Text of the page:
United Conservative Party Leader Jason Kenney speaks in Edmonton on Jan. 29, 2018.
JASON FRANSON / THE CANADIAN PRESS
Alberta’s provincial election hasn’t even been called and already much can be said about it. Firstly, it’s going to get nastier and, secondly, the chances of it being earlier than May is getting slimmer by the day as more NDP MLAs are jumping the NDP government’s sinking ship — two on Monday alone.
First, we’ll deal with the nasty stuff. Bizarrely, Kyle Morrow, an Ottawa lawyer and failed federal Liberal candidate, posted the address of Jason Kenney’s frail, widowed mother online for the world to see and even sent out a tweet with the floor plan of the 80-year-old woman’s former bungalow, which he has since deleted.
It appears that Morrow, 27, has been digging for a long time into Kenney’s living arrangements, saying that because Kenney spent more time in Ottawa than he did in Calgary while he was a senior cabinet minister in Stephen Harper’s Conservative government, it was wrong for him to claim the parliamentary housing allowance for his apartment in Ottawa.
It’s an absurd statement, one that would unfairly penalize cabinet ministers who by necessity need to spend more time in Ottawa and travelling the country and/or world than they can spend in their home riding. It’s something constituents and most reasonable Canadians accept of an MP who gets a senior portfolio, as Kenney had.
Morrow questioned why Kenney’s address at one point was at his mother’s standalone bungalow at a senior’s village. The answer? She had been widowed so he moved in with her to provide support and companionship when he was in Calgary.
The documents posted by Morrow show Kenney collected secondary residence subsidies for his accommodations in Ottawa between 2012 and 2015 of about $10,000 per year, while his mother’s standalone home in Calgary was listed as his address with Elections Canada.
The online sniping seems to indicate that some twisted folk think an adult son helping his elderly mother is worthy of derision. It’s sick.
“While some might mock,” said Kenney of the cesspool that is Twitter commentary by anonymous trolls, “I make no apologies for helping my parents. I am not embarrassed to say that my home was in the same dwelling, even if in a separate suite. I owe everything to them.”
Kenney’s Deputy Chief of Staff, Matt Wolf, pointed out in a telephone interview Monday that as an MP, “Jason was afforded the same living allowance that all MPs get for accommodation in Ottawa.
“At no point did any public money go towards Jason Kenney’s Calgary accommodations — whether owned or rented,” added Wolf.
Morrow — who said on Twitter that he has received death threats since tweeting out details about Kenney’s mother’s residence, floor plans and name of the retirement village where she still lives — did not return Postmedia’s emails or calls to his law firm. In his profile, Morrow says that besides working on various political campaigns in several provinces he “also previously volunteered in the Office of the Leader of the Liberal Party of Canada,” Justin Trudeau.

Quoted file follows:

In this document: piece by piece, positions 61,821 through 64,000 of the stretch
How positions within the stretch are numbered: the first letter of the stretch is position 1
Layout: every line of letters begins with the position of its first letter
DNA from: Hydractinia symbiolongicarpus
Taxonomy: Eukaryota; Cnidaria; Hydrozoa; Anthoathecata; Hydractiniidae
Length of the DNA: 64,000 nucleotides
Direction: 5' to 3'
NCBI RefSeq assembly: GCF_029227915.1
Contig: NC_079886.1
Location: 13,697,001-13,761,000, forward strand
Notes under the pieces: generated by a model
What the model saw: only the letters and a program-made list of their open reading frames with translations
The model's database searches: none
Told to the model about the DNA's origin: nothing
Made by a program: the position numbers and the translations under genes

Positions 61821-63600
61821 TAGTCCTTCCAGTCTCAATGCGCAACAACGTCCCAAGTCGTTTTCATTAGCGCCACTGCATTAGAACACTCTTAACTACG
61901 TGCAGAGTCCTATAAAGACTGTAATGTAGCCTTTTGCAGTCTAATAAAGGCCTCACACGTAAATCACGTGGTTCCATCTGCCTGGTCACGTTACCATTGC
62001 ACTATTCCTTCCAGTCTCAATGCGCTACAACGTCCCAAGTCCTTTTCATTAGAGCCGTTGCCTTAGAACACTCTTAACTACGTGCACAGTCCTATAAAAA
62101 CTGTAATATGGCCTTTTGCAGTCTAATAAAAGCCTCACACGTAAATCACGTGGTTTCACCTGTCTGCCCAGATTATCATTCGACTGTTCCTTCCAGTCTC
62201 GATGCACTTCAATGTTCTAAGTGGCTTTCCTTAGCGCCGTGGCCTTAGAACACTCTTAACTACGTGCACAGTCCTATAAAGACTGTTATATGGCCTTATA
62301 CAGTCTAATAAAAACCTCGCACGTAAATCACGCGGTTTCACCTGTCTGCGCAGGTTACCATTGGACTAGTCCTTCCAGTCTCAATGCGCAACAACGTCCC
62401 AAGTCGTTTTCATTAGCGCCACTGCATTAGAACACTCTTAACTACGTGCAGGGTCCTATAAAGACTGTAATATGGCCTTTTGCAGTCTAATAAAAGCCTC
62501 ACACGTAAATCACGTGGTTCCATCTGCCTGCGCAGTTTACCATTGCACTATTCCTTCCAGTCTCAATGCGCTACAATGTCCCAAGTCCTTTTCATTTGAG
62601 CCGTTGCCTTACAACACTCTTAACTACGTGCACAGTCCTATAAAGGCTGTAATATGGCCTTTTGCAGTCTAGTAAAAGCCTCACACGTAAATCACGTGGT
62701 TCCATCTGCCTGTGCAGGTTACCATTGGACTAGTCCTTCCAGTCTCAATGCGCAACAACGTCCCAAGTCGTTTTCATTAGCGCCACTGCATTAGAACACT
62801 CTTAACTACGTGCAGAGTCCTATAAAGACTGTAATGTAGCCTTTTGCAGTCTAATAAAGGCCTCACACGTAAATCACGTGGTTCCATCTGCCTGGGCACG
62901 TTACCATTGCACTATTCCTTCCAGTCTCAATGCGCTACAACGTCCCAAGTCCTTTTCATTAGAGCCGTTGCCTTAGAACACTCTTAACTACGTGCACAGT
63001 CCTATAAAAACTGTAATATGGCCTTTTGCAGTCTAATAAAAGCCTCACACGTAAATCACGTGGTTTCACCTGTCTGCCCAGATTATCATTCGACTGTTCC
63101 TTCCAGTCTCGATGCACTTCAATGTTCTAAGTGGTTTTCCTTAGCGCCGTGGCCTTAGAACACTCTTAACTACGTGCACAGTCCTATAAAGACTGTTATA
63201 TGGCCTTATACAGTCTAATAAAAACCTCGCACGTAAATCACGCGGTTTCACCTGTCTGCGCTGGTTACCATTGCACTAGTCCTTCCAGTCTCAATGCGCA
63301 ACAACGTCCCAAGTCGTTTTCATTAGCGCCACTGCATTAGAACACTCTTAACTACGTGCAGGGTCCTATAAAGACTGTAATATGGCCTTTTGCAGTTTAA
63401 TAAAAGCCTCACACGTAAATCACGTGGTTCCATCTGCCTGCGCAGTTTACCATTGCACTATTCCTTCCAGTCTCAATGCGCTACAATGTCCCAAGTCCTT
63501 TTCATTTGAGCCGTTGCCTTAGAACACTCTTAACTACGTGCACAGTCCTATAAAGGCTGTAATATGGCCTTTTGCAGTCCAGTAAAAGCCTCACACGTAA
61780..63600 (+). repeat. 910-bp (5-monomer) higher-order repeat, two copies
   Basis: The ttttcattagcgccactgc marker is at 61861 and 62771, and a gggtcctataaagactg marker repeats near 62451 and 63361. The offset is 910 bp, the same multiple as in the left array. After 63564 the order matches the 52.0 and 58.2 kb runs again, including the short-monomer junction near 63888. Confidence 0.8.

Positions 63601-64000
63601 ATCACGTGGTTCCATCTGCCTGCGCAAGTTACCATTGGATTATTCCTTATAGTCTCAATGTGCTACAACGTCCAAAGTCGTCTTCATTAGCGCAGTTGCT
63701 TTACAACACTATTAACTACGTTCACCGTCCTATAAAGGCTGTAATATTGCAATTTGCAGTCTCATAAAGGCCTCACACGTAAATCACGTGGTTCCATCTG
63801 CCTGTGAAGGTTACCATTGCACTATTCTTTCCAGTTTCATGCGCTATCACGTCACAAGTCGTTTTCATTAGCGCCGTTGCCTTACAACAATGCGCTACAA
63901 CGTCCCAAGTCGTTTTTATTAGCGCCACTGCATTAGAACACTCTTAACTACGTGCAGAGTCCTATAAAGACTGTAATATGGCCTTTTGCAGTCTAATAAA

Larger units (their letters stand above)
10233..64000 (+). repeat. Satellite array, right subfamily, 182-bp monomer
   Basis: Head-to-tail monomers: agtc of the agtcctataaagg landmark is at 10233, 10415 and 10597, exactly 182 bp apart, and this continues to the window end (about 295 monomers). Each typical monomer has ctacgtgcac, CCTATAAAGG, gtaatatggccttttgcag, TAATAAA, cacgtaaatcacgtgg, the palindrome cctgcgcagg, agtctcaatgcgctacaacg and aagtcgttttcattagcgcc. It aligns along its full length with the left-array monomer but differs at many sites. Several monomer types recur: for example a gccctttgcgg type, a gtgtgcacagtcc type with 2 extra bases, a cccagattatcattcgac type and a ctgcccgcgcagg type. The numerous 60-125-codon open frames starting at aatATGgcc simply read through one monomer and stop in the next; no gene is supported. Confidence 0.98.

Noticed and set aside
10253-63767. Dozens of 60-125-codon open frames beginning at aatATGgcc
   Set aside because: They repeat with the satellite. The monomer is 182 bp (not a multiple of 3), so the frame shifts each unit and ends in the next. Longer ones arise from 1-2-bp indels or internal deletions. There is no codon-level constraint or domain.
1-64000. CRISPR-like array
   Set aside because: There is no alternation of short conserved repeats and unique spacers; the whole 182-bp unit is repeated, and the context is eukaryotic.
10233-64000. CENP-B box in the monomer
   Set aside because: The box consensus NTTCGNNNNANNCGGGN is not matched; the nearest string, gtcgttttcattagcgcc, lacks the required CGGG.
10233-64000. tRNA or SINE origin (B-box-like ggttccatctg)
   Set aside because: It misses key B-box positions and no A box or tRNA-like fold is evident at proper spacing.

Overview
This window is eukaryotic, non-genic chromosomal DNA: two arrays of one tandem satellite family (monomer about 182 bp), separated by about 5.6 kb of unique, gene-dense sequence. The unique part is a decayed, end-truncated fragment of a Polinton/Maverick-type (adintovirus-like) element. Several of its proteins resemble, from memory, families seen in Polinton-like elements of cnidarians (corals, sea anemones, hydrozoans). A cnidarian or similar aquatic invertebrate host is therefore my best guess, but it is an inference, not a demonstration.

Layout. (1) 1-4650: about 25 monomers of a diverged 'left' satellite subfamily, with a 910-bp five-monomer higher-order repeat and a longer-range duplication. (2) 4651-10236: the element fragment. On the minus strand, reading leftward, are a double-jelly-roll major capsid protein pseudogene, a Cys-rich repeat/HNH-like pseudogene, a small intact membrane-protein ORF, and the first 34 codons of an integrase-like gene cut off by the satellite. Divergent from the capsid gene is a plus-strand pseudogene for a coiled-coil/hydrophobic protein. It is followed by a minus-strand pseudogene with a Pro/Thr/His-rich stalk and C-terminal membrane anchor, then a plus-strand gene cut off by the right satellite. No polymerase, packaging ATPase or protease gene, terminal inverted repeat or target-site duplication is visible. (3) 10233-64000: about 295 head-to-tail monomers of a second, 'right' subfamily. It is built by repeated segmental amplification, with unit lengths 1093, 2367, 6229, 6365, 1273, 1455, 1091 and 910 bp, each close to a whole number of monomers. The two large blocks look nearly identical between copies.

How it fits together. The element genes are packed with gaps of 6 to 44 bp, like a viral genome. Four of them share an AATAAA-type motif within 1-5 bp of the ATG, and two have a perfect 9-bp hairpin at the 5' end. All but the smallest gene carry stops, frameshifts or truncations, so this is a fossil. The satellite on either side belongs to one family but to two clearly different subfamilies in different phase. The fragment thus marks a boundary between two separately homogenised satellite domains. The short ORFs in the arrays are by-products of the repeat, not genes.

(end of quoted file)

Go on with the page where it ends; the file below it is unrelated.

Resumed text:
Kenney was the Member of Parliament for Calgary Southeast (now called Calgary Midnapore) from 1997 until 2016, when he took on the task of uniting the right in Alberta, first by winning the Progressive Conservative Party’s leadership, then helping to win a vote by both parties to unite the Wildrose and the PCs and then by winning the leadership of the UCP party, all in about one year.
In a rather lengthy three decades. During that time, I have always owned, co-owned, or rented my principal residence in Alberta, first in Edmonton in the early 1990s, then Calgary. I paid my taxes in Alberta. My driver’s license and health card were from Alberta. My doctor and dentist were in Alberta. My parish and volunteer activities were and are in Calgary. This of course all remains true to this day.”
Meanwhile, on Thursday embattled Environment Minister Shannon Phillips — who represents the riding of Lethbridge-West — said when it comes to the UCP, “white supremacists make great campaigners, and racists make good candidates.”
It’s just more shameful behaviour from this minister who claimed that the RCMP recommended that she cancel public consultation meetings with residents in the Bighorn area of Alberta because of safety concerns. The RCMP, however, deny that any such advice or consultations on the issue took place.
As for when the Alberta election is going to be called, it will undoubtedly be later rather than earlier, as some were predicting.
Also, on Monday, Strathcona-Sherwood Park NDP MLA and government whip Estefania Cortes-Vargas announced she would not seek re-election to “pursue further professional development opportunities.” That means that the NDP only has 42.5 per cent or 37 of the province’s 87 ridings filled with candidates for the election that — under Alberta’s set election date law that Premier Rachel Notley says she will adhere to — must be called between March 1 and May 31.
By contrast, the UCP has 79 nominees chosen and the Alberta Party has 54.
Mount Royal University political science professor Duane Bratt says Jansen’s announcement comes as no surprise considering the tough odds against her to win back the riding she initially won as a Progressive Conservative, before defecting to the NDP after she says she was bullied in her bid to win the PC leadership.
Politics is rarely pretty but expect it to reach even lower lows in the weeks ahead, as the desperation of the NDP and its supporters grows ever more profound.